There will be no turning back
by Sandy Lindsay

November 22, 2016


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Saugeen Shores Council recently voted to defer a motion that requested a costing for a consultant to look at the Ontario Provincial Polices services (OPP). Defer doesn't mean off the table however, as the CAO said that staff will look into the request and come back to council with a possible choice and cost.

Owen Sound has recently done the same thing to the tune of between $30,000 to $40,000.

Perhaps, it's time to use the free internet.

In September (2016), we wrote an editorial after thoroughly researching the subject of communities who had either changed to OPP services or were looking at the costs for doing so.  Perhaps, it's time to re-read this.

In the OPP's “how costings work” handbook a quote is for an “integrated model” on an “interim basis”.  In other words, a quote provided is only guaranteed for 3 years. Beyond that, nobody can predict what the costs will be. By then, in all likelihood, there will be a new council and probably a new Provincial government.

Unfortunately, those communities that disbanded their local police on the strength of a three-year quote have no option to opt out and start up a police service from scratch again.  Nobody has done it because it is simply too expensive.

How much each individual OPP officer is paid, is out of the control of communities as salaries are negotiated by the province and, also according to OPP requirements, officers "... may be placed anywhere at any time in your career as required by the OPP.

In Aylmer, ON for instance, an agricultural community of 7,000, it has a force of 13 OPP who will each make $93,357 in 2016, which according to reports is $2,600 more than the equivalent officers in urban London are paid.  Is the crime rate in London more than Aylmer?  I would think so.

Local police live in their community, pay taxes, raise their children, support the economy, get to know people, get to know 'troublemakers', know their laneways inside and out.

 2016 OPP Base Salaries

Recruit Constable (5th Class)  From the first day of training  $ 49,751.00
Probationary Constable (4th Class)  After graduation from training  $63,434.00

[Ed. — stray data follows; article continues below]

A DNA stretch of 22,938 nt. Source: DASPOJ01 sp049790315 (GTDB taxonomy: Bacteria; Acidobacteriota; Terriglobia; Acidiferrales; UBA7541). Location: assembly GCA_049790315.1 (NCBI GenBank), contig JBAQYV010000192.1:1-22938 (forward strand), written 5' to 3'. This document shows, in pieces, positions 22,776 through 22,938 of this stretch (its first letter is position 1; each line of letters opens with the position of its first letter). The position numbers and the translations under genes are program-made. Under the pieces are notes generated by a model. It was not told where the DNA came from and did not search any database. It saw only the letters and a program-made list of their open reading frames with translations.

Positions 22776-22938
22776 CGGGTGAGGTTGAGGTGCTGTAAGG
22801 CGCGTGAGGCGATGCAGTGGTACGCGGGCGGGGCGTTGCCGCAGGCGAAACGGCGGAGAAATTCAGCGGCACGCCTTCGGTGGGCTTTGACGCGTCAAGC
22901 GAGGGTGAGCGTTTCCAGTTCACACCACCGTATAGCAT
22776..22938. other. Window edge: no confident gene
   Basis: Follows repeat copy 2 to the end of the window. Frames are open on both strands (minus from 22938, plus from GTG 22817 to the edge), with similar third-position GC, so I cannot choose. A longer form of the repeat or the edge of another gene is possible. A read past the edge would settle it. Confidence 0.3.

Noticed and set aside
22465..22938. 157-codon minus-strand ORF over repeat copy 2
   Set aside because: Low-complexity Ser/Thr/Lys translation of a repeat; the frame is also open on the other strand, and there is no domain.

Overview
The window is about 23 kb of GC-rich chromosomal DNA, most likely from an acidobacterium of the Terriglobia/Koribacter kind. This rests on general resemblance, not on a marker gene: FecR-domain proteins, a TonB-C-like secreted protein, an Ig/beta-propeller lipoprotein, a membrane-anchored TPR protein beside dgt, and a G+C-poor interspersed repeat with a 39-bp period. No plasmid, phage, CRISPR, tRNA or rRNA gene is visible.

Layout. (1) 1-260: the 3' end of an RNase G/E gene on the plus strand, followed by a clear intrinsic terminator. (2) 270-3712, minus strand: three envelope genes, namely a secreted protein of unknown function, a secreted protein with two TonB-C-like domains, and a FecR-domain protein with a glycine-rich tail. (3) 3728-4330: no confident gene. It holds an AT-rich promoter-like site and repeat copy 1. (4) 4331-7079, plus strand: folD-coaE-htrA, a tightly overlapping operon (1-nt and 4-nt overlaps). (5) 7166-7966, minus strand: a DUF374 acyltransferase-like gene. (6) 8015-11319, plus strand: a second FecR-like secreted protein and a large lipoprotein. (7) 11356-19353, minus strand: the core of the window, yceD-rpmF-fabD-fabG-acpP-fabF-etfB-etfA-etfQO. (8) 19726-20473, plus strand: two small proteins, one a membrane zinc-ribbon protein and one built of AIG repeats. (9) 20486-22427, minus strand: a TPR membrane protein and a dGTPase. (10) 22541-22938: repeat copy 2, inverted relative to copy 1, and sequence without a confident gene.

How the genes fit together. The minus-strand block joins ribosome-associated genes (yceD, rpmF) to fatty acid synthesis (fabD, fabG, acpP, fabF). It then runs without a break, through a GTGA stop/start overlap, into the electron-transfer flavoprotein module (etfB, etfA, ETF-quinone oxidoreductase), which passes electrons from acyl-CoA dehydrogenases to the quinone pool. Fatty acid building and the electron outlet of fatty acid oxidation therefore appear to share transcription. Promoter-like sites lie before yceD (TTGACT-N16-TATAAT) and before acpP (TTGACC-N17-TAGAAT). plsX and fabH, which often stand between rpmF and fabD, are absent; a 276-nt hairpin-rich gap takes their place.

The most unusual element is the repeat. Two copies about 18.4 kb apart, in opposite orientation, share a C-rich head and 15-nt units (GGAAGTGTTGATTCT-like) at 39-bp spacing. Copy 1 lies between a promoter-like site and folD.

Constable (3rd Class)  $72,501.00
Constable (2nd Class)  $80,658.00
Constable (1st Class) After 36 months $90,621 (plus)

In Norfolk County Police Services Board Chair Peter Hellyer said in 2014, that his community of 60,000 people ended up paying $1 million more for the same exact same police service it had the year before, putting Norfolk's total police budget to $14 million.  "You don't really have any choice. It's the difference between having to pay and wanting to pay," he said. "Almost every police officer in Norfolk County will be on the 'sunshine list', which means they'll make over $100,000 a year." 

According to a report by OPP Superintendent Rick Philbin, after two years without receiving a general increase in wages (2012, 2013), OPP officers received an increase of 8.55 per cent in 2014 to raise the salary of an OPP Provincial Constable to be equal to that of the highest paid police service in the province. The OPP had to recover these costs in the municipalities it polices causing considerable budget restraints.

 What is difficult to understand is that almost everyone says they are more than satisfied with our local police force,(72%), that they do an excellent job, that it is about more than money, that local police are the preferred option ... and yet, it appears that people who make the most noise about wanting another police service are getting their way, even though they seem to be the minority. 

Click the orange arrow to read the second column

In an analogy someone recently said to me, "let's say your grocery bill is $100 a week.  Sure, you can cut back but ... will you have the same nutritious food on your table?  Don't think so."

Below are links that explore the question of OPP services:

Midland Police Sr. Officer speaks about OPP costing process

Smiths Fall abandons OPP costing process

Switch to OPP to save money? Ask Tiny Township

Brockville OPP costing not as planned

Midland is currently going through the same situation as Saugeen Shores and below is a recap as that community sees it:

  • We lose a wide variety of dedicated services that we have grown accustomed to and expect as part of our safe community.
  • We lose millions in buyouts and top up costs.
  • We pay for retrofits or build a whole new detachment on Town land somewhere.
  • We lose autonomy of a police services board that can actually direct the strategic policing goals, hire and negotiate the chief’s salary as well as negotiate the salaries of the whole police service (uniform and civilians alike).
  • We lose full-time dedicated community police officers.
  • We get our share of policing spread around with our large neighbouring municipalities
  • We don’t get any new services that we don’t already have for free (paid for by our Provincial taxes) such as helicopters, bomb squads, marine units, police dogs, swat teams etc
  • We sign a three-year deal without ANY assurances of what year four and beyond will look like
  • We become a “zone” with no more (hopefully no less) policing than that enjoyed by Tiny, Tay, Penetanguishene and parts of Georgian Bay Townships
  • No guaranteed response times to emergency calls – officers could be anywhere above depending on need or call volume

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Tuesday, November 22, 2016